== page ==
We’re using our 2015 Reference PC minus its open test bed (and obviously the reference cooler) to test the H220-X in a closed system. The CPU frequency is up to 4.2GHz in today’s test.
Test System Components
Software And Drivers
|Graphics||Nvidia GeForce 347.52|
|Chipset||Intel INF 126.96.36.1997|
|Prime95||v27.9, AVX FFT length 8K, continuous for at least 2 hours|
|RealTemp 3.70||Maximum Temperature, All Cores Averaged|
|Galaxy CM-140 SPL Meter||Tested at 1/4 m, corrected to 1 m (-12 db), dB(A) weighting|
Since we’re not testing the capacity of a case, but instead testing the capacity of a CPU cooler inside a high-airflow case, the graphics card will be allowed to idle throughout today’s test.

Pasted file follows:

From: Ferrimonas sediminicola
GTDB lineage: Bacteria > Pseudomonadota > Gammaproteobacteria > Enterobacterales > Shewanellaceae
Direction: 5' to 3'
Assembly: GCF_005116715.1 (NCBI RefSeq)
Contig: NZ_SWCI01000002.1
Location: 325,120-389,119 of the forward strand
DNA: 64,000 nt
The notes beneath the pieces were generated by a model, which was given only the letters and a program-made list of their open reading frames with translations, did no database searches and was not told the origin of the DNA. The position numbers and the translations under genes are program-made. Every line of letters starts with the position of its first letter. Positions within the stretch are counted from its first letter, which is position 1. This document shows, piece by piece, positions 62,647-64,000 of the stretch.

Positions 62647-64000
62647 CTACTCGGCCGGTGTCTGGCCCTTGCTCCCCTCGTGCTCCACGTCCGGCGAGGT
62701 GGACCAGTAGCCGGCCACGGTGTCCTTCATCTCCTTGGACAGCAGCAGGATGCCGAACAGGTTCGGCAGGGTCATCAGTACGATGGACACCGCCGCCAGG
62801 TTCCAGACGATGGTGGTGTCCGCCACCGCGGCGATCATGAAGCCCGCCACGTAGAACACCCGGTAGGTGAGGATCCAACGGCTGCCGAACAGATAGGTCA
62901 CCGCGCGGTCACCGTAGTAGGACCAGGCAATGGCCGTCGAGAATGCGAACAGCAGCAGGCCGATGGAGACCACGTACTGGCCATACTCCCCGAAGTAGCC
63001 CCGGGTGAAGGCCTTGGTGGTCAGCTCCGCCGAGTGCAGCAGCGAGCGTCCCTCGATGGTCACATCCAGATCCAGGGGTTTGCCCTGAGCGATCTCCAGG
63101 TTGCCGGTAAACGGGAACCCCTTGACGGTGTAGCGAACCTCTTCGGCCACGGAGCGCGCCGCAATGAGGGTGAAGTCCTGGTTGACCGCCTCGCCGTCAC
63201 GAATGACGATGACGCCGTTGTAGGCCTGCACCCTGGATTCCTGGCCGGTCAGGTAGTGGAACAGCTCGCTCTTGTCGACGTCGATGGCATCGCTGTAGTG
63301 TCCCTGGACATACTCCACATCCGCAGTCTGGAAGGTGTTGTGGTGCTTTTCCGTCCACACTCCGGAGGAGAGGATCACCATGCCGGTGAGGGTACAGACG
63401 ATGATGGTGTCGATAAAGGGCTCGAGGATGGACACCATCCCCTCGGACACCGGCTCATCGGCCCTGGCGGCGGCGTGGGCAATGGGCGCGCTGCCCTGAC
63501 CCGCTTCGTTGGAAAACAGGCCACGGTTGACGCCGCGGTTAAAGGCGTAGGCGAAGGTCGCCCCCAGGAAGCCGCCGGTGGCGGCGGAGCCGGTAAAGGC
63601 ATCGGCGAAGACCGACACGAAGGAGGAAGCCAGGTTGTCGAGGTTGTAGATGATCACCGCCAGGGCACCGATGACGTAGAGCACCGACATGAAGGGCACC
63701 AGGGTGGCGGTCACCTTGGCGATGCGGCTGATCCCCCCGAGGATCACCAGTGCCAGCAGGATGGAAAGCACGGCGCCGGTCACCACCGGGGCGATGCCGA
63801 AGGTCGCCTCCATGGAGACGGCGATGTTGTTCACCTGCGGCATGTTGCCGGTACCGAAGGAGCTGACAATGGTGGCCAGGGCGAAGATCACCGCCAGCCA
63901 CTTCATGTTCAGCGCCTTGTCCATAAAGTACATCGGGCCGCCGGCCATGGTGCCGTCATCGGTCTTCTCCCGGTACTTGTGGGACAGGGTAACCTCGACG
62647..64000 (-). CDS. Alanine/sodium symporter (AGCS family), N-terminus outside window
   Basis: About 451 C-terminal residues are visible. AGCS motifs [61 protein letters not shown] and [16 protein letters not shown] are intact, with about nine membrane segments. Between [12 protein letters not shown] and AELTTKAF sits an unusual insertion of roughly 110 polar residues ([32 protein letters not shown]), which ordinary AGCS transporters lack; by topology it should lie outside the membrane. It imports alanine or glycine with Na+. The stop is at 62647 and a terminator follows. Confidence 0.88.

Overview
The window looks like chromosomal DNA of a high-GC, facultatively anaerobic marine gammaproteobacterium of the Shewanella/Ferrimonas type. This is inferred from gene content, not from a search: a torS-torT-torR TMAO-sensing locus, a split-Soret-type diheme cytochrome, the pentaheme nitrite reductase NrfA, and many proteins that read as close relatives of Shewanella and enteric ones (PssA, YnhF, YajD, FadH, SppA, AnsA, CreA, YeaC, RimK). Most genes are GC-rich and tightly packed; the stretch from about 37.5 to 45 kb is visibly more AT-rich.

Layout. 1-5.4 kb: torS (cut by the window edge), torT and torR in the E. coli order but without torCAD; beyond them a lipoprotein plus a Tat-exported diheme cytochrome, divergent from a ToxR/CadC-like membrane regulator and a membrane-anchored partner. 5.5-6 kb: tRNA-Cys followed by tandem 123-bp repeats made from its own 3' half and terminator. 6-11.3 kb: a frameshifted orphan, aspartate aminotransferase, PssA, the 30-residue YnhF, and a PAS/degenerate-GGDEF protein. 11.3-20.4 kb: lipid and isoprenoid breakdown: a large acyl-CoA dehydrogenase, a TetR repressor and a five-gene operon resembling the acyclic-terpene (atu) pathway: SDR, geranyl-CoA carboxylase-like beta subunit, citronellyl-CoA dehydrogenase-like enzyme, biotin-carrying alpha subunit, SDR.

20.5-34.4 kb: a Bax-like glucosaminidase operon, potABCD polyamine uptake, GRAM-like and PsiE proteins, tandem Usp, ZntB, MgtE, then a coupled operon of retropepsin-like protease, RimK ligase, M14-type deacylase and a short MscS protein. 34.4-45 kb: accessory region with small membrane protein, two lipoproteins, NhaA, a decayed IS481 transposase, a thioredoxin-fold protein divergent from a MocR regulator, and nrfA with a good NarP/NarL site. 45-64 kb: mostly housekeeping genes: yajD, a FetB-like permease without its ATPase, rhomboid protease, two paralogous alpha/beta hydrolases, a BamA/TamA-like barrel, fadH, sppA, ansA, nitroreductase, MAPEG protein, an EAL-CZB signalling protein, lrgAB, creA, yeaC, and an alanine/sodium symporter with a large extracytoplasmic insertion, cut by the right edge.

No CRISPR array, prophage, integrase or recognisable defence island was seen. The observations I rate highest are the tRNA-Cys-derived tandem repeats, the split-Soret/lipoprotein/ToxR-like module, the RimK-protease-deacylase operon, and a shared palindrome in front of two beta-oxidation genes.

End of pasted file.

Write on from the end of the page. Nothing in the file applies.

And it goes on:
Before we get to that, here’s how the Captain 240 compares to recently-tested competitors.
The gamer storm differs from Swiftech’s H220-X in a couple important ways, the first being that it’s a true sealed system rather than a factory-sealed collection of open-loop components. Those extra line fittings alone might be worth Swiftech’s price premium, but only if you’re actually in need of a system that can be opened-up to add more components (such as a GPU cooler).